Parent-child feeding interactions: The Influence of Child Cognitions and Parental Feeding Behaviors on Child Healthy Eating
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Original versionParent-child feeding interactions: The Influence of Child Cognitions and Parental Feeding Behaviors on Child Healthy Eating by Elisabeth Lind Melbye, Stavanger : University of Stavanger, 2012 (PhD thesis UiS, no. 158)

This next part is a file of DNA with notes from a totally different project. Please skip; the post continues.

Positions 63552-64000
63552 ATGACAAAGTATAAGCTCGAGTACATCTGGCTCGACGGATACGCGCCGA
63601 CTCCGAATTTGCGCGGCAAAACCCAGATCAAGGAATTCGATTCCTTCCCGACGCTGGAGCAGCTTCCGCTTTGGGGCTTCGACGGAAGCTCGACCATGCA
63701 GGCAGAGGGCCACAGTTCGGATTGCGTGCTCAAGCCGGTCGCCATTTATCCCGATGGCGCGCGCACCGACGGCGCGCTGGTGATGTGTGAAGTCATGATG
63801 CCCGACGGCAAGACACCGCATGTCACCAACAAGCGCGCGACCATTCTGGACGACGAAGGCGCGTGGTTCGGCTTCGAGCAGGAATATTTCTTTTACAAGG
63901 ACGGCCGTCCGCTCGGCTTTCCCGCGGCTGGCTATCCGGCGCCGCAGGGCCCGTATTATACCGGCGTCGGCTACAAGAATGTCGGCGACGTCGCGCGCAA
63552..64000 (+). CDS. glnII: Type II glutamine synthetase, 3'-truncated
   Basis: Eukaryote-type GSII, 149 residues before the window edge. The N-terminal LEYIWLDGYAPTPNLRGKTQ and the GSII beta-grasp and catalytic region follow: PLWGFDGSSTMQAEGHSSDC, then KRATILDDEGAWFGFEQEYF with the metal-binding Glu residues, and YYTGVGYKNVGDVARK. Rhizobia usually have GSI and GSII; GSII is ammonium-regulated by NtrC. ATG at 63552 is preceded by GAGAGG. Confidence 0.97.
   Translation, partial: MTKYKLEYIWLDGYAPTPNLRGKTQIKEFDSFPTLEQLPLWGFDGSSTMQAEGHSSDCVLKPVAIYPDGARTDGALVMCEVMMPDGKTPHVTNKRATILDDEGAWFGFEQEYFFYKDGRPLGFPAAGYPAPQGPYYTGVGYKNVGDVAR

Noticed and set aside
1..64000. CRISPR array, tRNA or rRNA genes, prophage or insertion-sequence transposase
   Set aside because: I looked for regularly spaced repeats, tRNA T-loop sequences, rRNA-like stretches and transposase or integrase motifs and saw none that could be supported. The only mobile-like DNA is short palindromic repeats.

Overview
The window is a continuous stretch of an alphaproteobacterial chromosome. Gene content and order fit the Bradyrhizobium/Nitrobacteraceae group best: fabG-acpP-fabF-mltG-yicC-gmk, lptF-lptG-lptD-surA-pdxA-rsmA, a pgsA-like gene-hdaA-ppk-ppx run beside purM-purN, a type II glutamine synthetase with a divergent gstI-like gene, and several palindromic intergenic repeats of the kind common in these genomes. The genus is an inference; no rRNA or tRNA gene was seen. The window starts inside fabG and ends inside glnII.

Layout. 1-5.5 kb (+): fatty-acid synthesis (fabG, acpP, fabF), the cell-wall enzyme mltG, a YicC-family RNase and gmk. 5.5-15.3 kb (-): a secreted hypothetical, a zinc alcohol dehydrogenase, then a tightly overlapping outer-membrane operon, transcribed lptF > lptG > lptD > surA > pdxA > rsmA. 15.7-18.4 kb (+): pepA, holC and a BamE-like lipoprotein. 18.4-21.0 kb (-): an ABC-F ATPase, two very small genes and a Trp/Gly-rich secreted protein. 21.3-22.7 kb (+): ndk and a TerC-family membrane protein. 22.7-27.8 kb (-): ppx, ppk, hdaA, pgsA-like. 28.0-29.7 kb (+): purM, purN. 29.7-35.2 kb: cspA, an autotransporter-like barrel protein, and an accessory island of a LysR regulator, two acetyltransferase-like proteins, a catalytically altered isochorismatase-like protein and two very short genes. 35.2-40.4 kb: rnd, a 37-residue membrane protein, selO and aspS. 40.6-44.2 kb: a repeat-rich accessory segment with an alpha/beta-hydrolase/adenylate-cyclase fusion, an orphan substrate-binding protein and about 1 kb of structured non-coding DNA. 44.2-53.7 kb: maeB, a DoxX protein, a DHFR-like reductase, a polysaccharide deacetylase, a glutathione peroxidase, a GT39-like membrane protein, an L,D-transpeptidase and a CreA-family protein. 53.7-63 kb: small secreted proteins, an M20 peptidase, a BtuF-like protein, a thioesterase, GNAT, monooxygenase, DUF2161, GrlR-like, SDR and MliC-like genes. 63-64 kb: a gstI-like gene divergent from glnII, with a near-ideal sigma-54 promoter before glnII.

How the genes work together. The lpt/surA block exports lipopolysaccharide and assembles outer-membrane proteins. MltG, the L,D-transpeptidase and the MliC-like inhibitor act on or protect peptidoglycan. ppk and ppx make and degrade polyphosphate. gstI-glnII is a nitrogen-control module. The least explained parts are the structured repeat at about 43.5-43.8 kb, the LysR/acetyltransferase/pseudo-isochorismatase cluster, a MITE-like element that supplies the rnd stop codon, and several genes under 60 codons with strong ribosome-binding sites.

With the increasing prevalence of child and adolescent overweight and obesity in mind, the main objective of this thesis is to contribute to the understanding of preadolescent children’s eating behavior in the context of parent-child food-related interactions. A more long-term objective is to obtain knowledge that might have the potential to inform future family-oriented nutrition interventions. This thesis consists of three empirical studies and an overview presenting the theoretical foundation, aims, major findings, and an overall discussion of the research performed. The specific aims of the studies included in the thesis are: (1) to test the validity of a not yet established parental feeding measure (the Comprehensive Feeding Practices Questionnaire; CFPQ) to see if it is suitable tool for measuring feeding behaviors with parents of preadolescent children (10-12-year-olds); (2) to explore the roles of child cognitions and parental feeding behaviors in explaining child intentions and behavior regarding fruit and vegetable consumption; and (3) to investigate the pathways of the associations between parental feeding behaviors and child vegetable consumption, addressing potential mediating effects of child cognitions. The results of the studies suggest that the CFPQ is a promising tool for measuring feeding practices with parents of preadolescent children (study 1); child-reported cognitions plays a greater role than parentreported feeding practices in explaining the variance in child intentions and behavior regarding fruit and vegetable consumption (study 2); some parent-reported feeding practices are indirectly associated with child vegetable consumption (i.e. parent-reported child control, parental encouragement of a balanced and varied diet, and parental restriction for health purposes) indicating mediation through child cognitions, while others are directly associated with child vegetable consumption vi (i.e. parent-reported home environment) (study 3). Although our analyses show statistically significant associations between some parental feeding practices and child intentions and behavior regarding fruit and vegetable consumption, these associations are weak. Possible reasons for the weak associations are thoroughly discussed, and directions for future research are suggested. This thesis extends the current literature on parent-child feeding interactions. It also makes a contribution to the more general health behavior and food consumption literature, by expanding an established cognitive model often applied within these research fields. Both the validation study (study 1) and the studies on the influence of child cognitions and parental feeding behaviors on child (healthy) eating (studies 2 and 3) address clear shortcomings within the literature. However, more research is needed to inform future family-oriented nutrition interventions in this group of the population.